You've got a construction project you need to work on fast. But before you get started, you have to be in agreement with your contractor about all the terms and conditions. What better way to do this than have a written contract?

Written contracts are important for whatever size of work. It could be a small resurfacing contract or you may be building a house. However, before carving your signature into that piece of paper, you need to put some factors into consideration.

All the discussed terms

Ensure you've got all the important info written down. If it was discussed, then it's important for it to be in paper otherwise you'll be giving the contractor loopholes. For the simplest contracts, include details like the parties involved, price and payment, the exact scope of the work to be done, and the dates of the agreement.

You should also pay extra attention to the handwritten portions of the contract. These can either be included as part of the deal when you sign the contract or void the agreement.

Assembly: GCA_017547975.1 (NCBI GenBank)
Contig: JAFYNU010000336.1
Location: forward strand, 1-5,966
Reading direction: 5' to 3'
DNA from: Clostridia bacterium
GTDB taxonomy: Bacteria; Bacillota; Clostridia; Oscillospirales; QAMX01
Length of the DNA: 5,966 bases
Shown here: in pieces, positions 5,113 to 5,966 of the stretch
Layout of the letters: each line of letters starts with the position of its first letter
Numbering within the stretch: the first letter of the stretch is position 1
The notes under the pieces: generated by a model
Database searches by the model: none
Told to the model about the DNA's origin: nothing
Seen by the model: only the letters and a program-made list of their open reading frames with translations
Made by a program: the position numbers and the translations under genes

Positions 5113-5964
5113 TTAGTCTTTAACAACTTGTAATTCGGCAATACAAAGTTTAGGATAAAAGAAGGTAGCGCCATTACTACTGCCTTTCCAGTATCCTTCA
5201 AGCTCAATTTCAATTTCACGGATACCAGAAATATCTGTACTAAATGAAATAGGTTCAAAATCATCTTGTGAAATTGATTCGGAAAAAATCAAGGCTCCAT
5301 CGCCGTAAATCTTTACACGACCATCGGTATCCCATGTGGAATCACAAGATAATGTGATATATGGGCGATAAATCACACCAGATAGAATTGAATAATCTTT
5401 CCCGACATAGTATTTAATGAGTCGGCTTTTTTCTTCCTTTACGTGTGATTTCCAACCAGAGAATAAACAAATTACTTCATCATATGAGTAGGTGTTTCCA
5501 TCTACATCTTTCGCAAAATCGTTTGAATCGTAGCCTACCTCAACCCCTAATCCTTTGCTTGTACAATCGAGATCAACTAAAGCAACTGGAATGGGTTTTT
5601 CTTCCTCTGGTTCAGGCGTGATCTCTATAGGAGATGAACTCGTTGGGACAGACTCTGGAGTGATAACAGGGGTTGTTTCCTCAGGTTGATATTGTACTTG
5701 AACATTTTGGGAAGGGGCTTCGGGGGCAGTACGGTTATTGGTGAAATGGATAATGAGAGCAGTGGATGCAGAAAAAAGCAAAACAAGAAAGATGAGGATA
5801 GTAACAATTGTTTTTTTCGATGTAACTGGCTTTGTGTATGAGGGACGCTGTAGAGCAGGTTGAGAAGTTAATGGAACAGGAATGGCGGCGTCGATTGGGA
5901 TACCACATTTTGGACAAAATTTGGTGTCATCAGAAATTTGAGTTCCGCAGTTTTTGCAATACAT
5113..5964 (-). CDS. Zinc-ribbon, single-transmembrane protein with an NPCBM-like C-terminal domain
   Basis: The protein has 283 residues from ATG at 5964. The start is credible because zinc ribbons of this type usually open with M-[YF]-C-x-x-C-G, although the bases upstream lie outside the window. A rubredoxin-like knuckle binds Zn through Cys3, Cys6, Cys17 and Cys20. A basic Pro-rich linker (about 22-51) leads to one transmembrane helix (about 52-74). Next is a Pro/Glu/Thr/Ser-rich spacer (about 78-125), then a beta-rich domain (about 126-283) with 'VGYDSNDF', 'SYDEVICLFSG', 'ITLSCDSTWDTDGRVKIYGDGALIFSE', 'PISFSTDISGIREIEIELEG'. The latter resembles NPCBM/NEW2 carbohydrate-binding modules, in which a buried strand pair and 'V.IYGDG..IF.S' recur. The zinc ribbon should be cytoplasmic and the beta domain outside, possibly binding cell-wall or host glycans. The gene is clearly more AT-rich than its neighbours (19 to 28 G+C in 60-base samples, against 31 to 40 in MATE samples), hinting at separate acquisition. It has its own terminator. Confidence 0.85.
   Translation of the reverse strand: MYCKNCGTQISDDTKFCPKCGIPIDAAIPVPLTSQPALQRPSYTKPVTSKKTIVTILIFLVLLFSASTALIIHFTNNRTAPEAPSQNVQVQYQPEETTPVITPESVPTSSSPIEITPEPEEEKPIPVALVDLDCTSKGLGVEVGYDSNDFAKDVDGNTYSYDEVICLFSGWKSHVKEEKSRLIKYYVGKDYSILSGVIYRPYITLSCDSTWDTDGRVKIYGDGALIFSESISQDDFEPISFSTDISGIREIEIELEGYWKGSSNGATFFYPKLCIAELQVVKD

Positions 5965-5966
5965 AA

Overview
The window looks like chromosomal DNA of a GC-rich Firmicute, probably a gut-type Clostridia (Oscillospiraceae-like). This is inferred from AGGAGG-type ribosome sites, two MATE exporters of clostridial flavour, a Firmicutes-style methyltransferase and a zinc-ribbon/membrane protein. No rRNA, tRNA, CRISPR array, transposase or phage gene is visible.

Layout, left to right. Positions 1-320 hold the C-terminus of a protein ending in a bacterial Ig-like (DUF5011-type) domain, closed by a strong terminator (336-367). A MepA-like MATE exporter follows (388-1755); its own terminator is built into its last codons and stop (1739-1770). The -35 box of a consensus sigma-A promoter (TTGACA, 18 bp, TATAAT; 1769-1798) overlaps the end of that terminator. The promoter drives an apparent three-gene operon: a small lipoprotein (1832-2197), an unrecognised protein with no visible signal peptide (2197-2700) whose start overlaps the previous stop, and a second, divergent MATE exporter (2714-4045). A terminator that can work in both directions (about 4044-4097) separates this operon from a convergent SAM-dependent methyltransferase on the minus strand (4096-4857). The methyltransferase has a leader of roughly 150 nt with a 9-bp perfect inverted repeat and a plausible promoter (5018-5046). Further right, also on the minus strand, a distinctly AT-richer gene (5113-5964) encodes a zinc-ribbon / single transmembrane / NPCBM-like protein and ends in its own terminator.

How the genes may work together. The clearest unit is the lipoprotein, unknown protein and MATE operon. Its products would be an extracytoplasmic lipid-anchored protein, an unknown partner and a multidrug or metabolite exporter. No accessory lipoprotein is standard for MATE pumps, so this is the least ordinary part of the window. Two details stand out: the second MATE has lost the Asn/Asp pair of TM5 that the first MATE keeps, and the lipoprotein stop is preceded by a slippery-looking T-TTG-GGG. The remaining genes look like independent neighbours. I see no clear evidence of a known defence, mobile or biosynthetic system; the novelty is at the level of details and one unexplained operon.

Detailed description of the work

This is not as obvious as it sounds. You need to mention the scope of the work to be done in full. Describing in details involves outlining what needs to be done and what doesn't. Be as specific as possible because this is the part of the clause that does the most in preventing disputes. If there are other people involved, spell that out, too.

Permits, insurance and site preparation

Most of the construction jobs require a permit, and the contract should specify who gets and pays for it. Also include the insurance details and in most cases, the contractor is usually responsible for any damage to the property or personal injuries incurred. You should also have the insurance copies before the project begins and confirm that you are well insured.

Also include the necessary preparation that should take place and the one responsible for it. For instance, if you need to cut down trees or move furniture around, the responsible party should be clearly defined.

Resolution of disputes

You're dealing with a fellow human being and there are highs and lows. No matter how strong the relationship between you and your contractor is, things could always go wrong.

Most people prefer settling the disputes in arbitration and not courts. This is because it's much faster and less costly as compared to a court settlement. However, if you've written an arbitration clause down, you have just thrown your right to take the matter to court in the drains.

For more tips on ensuring the contract is complete, contact law firms such as Michael Atkinson & Associates before proceeding with the project.